In polymers’ case, Δε incorporates contributions from a number of mechanisms: electronic/atomic polarizations (at the high-frequency end of the EM spectrum), orientational polarizations (from motions assigned to polar side-chains, chain segments, etc.) and more complex polarization/relaxation modes (e.g., translational motion of charges that are eventually trapped at interfaces, normal mode signals, complex transitions, which become significant at the low frequency end of the EM spectrum and at relatively high temperatures).
The relative strength of the above signals (and thus the magnitude of the static dielectric constant) is mostly relevant to properties and potential applications of polymeric materials related to dielectric devices and electrical insulation, but they could also be used as complementary information for several other applications of the system.

During my MSc graduation study I studied the molecular backgrounds of the dielectric constant. At that moment I read the two volumes (books) of Bottcher. I can advise these books to everyone. See links below.

Finally a remark on polymers connecting to the answer of Ioannis. In my lab we have done some dielectric measurements on nylon-6 containing different amounts of water (equilibrated with RH). Extremely dry nylon-6 has a dielectric constant of about 3 and 4. That is the value that you expect on the basis of only induced polarizability that is limited to distances of atomic scale. The polymer is in the dry state glassy and permanent dipoles (amide part of the molecule) can not rotate and contribute to the polarization. At high humidities the dielectric constant reaches values around 10 and higher. This has two causes: water enters and that has a high dipole moment. However this cannot explain completely the rise. At higher water contents the polymer is plasticized and the permanent dipoles in the polymer can also rotate and contribute to the dielectric constant.

all properties of materials, beside their names, including dielectric constant depend on frequency of irradiation. It is due to possibility to employ a quasi-static approximation in low frequency, which became invalid at higher frequency. For example below 1kHz in many cases the inductive component of Maxwell equations might be neglected, while it have to be accounted in high frequency range. What is even more disturbing for beginners in this area is to realize that physical parameters including dielectric constant became not only became a frequency dependent values, they also but appear to be a complex numbers! The exact relationship between epsilon at zero and high frequency dielectric constant is also the property of material.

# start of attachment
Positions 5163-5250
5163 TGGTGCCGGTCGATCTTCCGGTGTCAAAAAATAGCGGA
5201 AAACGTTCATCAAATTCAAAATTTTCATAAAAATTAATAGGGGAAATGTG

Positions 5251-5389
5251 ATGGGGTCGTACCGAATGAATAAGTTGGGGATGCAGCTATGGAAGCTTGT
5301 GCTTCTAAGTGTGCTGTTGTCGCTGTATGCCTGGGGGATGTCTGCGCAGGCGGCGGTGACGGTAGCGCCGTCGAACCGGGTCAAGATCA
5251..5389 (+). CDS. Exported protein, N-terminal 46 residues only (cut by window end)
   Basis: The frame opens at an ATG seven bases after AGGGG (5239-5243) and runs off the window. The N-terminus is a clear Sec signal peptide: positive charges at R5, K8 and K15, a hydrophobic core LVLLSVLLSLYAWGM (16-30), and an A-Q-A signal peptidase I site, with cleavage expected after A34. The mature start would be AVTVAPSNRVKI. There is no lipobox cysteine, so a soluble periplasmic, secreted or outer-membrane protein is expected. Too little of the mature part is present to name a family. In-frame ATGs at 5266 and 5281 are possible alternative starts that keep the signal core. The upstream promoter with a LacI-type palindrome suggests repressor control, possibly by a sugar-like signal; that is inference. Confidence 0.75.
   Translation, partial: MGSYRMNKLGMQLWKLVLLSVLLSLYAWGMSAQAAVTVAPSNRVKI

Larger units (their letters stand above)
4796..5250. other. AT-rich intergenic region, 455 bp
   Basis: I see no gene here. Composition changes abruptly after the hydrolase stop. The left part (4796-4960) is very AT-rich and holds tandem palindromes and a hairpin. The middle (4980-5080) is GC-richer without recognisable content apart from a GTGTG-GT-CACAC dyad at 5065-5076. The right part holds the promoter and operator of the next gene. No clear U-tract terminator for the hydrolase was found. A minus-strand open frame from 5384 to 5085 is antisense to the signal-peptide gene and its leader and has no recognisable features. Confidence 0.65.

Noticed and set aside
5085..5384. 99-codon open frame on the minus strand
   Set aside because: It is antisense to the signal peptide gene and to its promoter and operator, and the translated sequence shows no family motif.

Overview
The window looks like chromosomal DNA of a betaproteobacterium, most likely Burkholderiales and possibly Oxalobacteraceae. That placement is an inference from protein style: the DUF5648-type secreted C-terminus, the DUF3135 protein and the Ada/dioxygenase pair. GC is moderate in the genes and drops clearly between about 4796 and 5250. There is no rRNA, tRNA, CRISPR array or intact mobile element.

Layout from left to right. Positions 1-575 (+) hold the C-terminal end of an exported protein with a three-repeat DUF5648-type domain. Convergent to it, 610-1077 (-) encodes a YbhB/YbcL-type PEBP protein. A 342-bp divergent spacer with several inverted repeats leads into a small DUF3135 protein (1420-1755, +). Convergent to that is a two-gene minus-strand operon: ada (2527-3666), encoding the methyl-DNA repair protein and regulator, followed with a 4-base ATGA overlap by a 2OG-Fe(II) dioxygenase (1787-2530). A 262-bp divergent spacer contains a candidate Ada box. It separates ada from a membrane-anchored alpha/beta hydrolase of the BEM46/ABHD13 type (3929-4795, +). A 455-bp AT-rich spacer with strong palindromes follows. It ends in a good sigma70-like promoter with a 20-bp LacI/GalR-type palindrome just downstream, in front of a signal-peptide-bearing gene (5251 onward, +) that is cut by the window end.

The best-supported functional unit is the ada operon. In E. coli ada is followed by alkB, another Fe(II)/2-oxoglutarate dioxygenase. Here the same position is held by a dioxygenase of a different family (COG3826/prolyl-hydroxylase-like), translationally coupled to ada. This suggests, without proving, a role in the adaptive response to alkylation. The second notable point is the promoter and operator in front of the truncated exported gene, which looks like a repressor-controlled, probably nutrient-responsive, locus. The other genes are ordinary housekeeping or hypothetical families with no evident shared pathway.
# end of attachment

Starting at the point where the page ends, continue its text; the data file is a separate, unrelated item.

So you could not use the zero frequency dielectric constant in explanation/calculation of HF epsilon.

I find the comment of Scheicher to be quite instructive. To take it a bit further, consider the classical equation of an electron with position vector r, mass m and charge -e in a harmonic potential with force constant k, subject to a uniform vector electric field oscillating in time t with angular frequency w : E sin (w t) The equation of motion is

m d^2 r / dt^2 + k r = -e E sin (w t)

which has the driven solution

r(t) = E sin (w t) (-e/m) / ( w0^2 -w^2 ) where w0^2 = k/m. The time-dependent electric dipole moment is

-e r(t) = alpha(w) E sin (w t) where alpha(w) = (e^2 / m) / (w0^2 - w^2) is the frequency-dependent polarizability.

For w < w0, alpha is positive, and for w > w0, alpha is negative. One gets the same result in quantum mechanics using time-dependent perturbation theory. So you see, in the high-frequency limit the polarizability of this system is negative and is equal to the polarizability of a free electron.

I think this is also true for the ground states of real atoms and molecules: the static polarizability is always positive, and the high-frequency polarizability tends to -N e^2/( m w^2) where N is the total number of electrons (there is also a small correction due to finite masses of the nuclei).

This question is related to dispersion of the dielectric constant of the medium due to the electromagnetic field of high frequency compare the frequencies that are characteristic for process of electric and magnetic polarization of material. For such high frequency we can not describe the field of the medium from the macroscopic point of view due to the dispersion effects.
However, there is an interval of the frequencies (called also optical frequencies) for which we can still use the macroscopic of the electromagnetic field in the medium (i.e. use Maxwell equations) even though the dispersion effects are present.
To understand the optical frequency: think about the fact that in the electric and magnetic polarization the main role is played by the electronic mechanism. For wavelengths of the field (and so equivalently frequencies) that correspond to the characteristic time of relaxation of the electron we can still describe the field in the medium using macroscopic description (i.e. wavelength >> dimensions of atom).

For this high frequency, in the case of dispersion, we can write for electric filed in the medium
D = \epsilon_0 \epsilon(\omega) E